Mysteries of infection charted in spacebound worm

Mysteries of infection charted in spacebound worm

January 15, 2015

January 15, 2015

On Saturday, Jan. 10, 2015, SpaceX’s Falcon 9 rocket and Dragon spacecraft streaked skyward from Space Launch Complex 40 at Cape Canaveral Air Force Station in Florida. Lacking human crewmembers, the vessel nevertheless carries very special living cargo—the tiny nematode worm, C. elegans and the foodborne pathogen Salmonella. 

In a first-of-its-kind experiment, the soil-dwelling creature will be used to examine the process of bacterial infection by Salmonella, in a reduced gravity environment. The study will be conducted in real-time aboard the International Space Station, which Dragon reached Monday morning. 

Cheryl Nickerson, Ph.D., a microbiologist at Arizona State University’s Biodesign Institute, and professor in the School of Life Sciences, designed the pathbreaking experiments. 

“Micro-5 is one of the most complex and challenging biological experiments ever performed during spaceflight,” Nickerson says. “It will be the first experiment to profile the entire infection process of a living organism in real-time in microgravity to measure disease-causing potential (virulence); the first to examine the host-pathogen interaction at the cellular, molecular, and immune response levels in a whole animal; and the first to evaluate the use of a nutritional countermeasure to protect against infection.” 

Nickerson emphasizes the enthusiasm and perseverance of her research team as central to the mission: “This study has been five years in the making and would not have been possible without the dedication and hard work of my lab members Jennifer Barrila (a co-investigator on the project), Rebecca Forsyth, Richard Davis and graduate student Jiseon Yang. Both Jennifer and Rebecca led the effort in experimental optimization and implementation.”

The project is known as NASA Micro-5, but has been appropriately dubbed PHOENIX, (Pathogen-HOst ENteric Interactions EXperiment), by the Nickerson team members. 

Under microgravity aboard the ISS, the tiny C. elegans worm will undergo infection by Salmonella, with state-of-the-art tools beaming live images and data of the entire process to Nickerson’s ground-based crew. Other portions of the experiment will be preserved for subsequent molecular genetic and microscopic analysis upon landing.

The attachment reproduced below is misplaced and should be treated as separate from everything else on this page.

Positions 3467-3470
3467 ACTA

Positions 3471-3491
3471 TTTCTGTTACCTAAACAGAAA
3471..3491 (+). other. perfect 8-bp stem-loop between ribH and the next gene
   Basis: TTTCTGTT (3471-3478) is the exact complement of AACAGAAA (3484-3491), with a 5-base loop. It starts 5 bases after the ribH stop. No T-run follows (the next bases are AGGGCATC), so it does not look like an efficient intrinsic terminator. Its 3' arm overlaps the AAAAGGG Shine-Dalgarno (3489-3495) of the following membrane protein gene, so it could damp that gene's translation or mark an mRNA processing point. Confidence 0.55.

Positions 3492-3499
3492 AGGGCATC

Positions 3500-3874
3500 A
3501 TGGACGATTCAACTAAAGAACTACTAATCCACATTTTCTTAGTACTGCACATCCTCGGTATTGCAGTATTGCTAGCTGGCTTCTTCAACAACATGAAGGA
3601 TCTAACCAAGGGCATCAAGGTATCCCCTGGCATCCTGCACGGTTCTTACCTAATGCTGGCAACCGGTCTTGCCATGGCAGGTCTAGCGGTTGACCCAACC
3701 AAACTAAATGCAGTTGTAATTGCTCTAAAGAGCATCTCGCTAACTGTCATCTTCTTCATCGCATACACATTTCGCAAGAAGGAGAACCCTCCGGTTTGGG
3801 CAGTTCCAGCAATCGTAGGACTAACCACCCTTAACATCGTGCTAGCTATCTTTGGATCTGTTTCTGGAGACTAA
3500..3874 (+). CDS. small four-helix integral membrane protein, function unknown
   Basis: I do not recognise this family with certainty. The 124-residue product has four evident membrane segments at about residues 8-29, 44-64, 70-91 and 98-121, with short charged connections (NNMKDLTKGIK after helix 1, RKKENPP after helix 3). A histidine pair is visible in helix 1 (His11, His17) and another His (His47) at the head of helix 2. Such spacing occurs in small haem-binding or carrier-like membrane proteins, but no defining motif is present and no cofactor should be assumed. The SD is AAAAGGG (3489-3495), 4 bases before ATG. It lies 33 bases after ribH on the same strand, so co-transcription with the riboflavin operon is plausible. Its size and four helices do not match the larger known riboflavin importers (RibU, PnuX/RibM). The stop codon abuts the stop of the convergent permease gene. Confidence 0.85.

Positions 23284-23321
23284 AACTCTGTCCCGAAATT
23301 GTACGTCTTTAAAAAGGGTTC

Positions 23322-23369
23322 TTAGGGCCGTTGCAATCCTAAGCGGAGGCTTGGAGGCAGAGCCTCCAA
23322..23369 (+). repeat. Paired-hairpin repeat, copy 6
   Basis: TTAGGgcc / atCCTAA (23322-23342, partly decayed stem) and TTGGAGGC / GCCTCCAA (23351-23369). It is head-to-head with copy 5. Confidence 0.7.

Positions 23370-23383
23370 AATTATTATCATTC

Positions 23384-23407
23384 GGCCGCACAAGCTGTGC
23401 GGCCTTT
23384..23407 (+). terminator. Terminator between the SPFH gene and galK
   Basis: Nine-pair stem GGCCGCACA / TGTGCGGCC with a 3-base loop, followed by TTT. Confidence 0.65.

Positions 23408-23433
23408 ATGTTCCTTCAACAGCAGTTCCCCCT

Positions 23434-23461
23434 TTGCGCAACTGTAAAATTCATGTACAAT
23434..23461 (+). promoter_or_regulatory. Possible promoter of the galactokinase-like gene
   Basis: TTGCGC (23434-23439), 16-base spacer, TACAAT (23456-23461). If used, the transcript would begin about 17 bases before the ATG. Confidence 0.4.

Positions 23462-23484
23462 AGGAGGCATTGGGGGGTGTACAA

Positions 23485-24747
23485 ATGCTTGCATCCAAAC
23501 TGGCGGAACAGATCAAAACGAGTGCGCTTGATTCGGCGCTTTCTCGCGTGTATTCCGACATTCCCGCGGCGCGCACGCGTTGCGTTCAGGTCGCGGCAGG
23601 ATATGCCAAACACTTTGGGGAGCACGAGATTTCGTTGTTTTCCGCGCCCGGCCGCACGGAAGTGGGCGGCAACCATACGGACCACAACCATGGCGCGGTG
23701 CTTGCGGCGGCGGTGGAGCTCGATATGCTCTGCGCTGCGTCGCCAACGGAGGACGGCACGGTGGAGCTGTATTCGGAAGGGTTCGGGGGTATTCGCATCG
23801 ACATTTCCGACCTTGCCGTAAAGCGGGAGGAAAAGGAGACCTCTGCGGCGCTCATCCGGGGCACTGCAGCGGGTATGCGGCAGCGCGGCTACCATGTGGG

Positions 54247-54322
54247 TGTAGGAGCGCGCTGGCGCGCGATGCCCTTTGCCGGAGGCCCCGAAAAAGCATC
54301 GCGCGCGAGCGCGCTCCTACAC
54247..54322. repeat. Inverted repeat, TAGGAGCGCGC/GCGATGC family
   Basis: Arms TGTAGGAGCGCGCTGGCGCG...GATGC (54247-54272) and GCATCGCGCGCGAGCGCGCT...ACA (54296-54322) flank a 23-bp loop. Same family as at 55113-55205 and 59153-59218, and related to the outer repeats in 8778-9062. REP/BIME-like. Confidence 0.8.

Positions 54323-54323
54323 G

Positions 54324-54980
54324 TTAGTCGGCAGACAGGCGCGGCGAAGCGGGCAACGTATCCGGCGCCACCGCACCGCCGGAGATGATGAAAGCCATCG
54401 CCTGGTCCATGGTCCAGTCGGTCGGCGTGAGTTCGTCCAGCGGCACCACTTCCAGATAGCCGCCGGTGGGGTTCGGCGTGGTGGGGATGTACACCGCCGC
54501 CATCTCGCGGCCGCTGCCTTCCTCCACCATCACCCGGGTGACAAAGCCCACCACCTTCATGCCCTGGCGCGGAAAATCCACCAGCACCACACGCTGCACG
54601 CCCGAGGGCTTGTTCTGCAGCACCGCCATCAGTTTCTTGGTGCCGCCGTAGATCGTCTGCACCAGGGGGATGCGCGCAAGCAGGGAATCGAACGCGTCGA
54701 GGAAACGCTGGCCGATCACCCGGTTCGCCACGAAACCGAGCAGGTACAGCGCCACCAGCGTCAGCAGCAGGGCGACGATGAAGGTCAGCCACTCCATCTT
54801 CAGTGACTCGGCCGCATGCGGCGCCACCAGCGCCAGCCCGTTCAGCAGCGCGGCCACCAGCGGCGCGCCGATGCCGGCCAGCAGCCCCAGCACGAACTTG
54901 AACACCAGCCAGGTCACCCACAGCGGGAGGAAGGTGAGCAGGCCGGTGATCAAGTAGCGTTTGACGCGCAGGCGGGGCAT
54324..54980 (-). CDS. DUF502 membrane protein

The findings are of profound consequence for astronauts on space missions, who may fall victim to such intensified invaders. As Nickerson notes, the combination of heightened bacterial virulence and suppressed immune response in crewmembers (induced by the rigors of spaceflight), is a dangerous one. 

Removing the variable of gravity in order to uncover the subtle interplay of host and pathogen will help advance strategies to protect crewmembers in flight. It will also benefit scientists and clinicians developing improved therapeutics to combat Salmonella and other infectious agents on earth by unveiling novel mechanisms that are important for the infection process. 

The Micro-5 mission builds on extensive prior research by Nickerson’s team, which demonstrated that infectious pathogens of human importance, like Salmonella, modify their molecular, genetic and pathogenic behavior under microgravity, accentuating their virulence. 

 

An aggressive intruder

The rod-shaped Salmonella bacterium is the leading source of foodborne illness-causing hospitalization and death in the United States. (According to the Center for Disease Control, Salmonella is responsible for close to 20,000 hospitalizations and nearly 400 fatalities annually in the United States alone.) 

In earlier experiments, Salmonella cultured under low gravity conditions in space were returned to earth, where they were used in animal infection studies where they exhibited a unique increase in virulence and novel changes in gene expression. (In a follow-up spaceflight study to determine how well the animal infection studies mimicked what might happen in humans, the team infected human intestinal cells with Salmonella during spaceflight.)

In a significant advance, the Micro-5 project tracks the entire infection process for the first time in a living organism in the microgravity environment, yielding more precise and accurate results, far removed from the effects of earth’s gravity.

Nickerson and her colleagues have learned that the amplified virulence elicited by low gravity stimulates profound alterations in Salmonella gene expression. Curiously, however, the pattern of regulated genes observed under spaceflight conditions is distinct from that observed when virulence genes are activated in Salmonella grown on earth. 

Nickerson’s team also identified a master control switch in charge of modifying Salmonella genes under spaceflight conditions—a protein dubbed Hfq. This regulatory protein is observed in a broad range of life forms, including the model organism C. elegans, used in the present study. Her team discovered that other microbes also use Hfq to regulate their spaceflight responses – making this protein the first spaceflight-induced regulator that acts across bacterial species. This suggests that bacterial cells are evolutionarily hardwired to respond to microgravity in unique ways.